Transport Layer Security and Secure Sockets Layer

Authored by: Mostafa Hashem Sherif

Protocols for Secure Electronic Commerce

Print publication date:  May  2016
Online publication date:  May  2016

Print ISBN: 9781482203745
eBook ISBN: 9781482203776
Adobe ISBN:

10.1201/b20160-6

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Abstract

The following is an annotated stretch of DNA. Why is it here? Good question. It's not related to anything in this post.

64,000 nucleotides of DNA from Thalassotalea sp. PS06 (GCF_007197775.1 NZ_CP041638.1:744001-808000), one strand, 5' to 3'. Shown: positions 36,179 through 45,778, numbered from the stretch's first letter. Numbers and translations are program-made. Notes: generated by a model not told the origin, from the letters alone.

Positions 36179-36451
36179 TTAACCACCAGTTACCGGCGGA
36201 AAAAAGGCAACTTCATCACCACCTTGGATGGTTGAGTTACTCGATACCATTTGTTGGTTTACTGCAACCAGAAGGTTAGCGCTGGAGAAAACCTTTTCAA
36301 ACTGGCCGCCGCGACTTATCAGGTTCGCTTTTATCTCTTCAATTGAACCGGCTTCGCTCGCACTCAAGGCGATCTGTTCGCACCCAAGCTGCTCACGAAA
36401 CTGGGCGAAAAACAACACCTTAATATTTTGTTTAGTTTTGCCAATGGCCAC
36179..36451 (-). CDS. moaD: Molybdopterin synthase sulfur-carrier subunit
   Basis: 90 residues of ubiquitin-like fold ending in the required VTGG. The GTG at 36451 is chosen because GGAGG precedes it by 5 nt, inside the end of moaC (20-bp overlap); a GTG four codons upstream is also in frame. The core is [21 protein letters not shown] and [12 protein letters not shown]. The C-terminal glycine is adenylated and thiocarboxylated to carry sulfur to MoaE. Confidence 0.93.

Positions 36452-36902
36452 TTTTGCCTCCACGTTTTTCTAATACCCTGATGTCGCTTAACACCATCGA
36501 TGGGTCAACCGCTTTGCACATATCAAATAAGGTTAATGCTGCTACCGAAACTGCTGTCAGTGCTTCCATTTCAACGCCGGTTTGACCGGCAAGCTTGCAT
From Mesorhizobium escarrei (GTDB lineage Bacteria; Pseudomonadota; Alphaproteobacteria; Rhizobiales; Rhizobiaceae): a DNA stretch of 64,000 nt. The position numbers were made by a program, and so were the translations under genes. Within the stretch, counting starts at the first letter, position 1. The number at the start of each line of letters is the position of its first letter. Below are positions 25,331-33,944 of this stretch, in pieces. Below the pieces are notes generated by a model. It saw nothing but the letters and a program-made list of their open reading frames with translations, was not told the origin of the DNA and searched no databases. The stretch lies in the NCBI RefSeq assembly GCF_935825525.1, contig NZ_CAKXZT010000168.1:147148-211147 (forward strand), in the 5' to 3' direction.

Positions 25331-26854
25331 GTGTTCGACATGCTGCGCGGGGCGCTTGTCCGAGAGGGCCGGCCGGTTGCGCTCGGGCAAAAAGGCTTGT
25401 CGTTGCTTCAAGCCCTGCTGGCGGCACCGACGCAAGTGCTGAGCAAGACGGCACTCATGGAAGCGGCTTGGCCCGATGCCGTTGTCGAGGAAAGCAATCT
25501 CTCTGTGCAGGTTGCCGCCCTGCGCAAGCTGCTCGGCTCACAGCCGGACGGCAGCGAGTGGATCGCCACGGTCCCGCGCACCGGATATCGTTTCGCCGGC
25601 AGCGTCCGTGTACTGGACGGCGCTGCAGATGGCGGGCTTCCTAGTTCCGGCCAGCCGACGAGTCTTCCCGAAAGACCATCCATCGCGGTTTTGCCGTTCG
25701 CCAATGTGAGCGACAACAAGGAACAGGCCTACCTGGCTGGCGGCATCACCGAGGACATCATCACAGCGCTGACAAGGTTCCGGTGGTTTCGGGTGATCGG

Secure Sockets Layer (SSL) and Transport Layer Security (TLS) are two widely used protocols to secure exchanges at the transport layer between a client and a server. SSL Version 1.0 was used internally within Netscape. Version 2.0 was released to the public in 1994 and integrated into the Netscape Navigator. Version 3.0 corrected deficiencies found in Version 2.0 and was the basis for RFC 2246 that defined TLS 1.0 in 1999 (Freier et al., 1996; Rescorla, 2001). TLS 1.0 was allowed for use to protect U.S. federal data; in contrast, SSL v3 was tolerated in limited, low-risk circumstances, such as to access vendor sites that did not support TLS (Chernick et al., 2005, p. 21, n. 20). TLS 1.0 was next adapted to wireless communication as Wireless TLS (WTLS). Two updates of TLS in 2006 and 2008, respectively, TLS 1.1 and 1.2, are defined in RFCs 4346 and 5246; these updates included a variety of countermeasures and workarounds to reported security threats. Finally, in 2011, RFC 6151 officially withdrew SSL Version 2.0. In parallel, the Datagram Transport Layer Security (DTLS) of RFC 4347 was defined to run on top of unreliable transport protocols; DTLS was later updated in RFC 6347. WTLS is discussed in Chapter 6.

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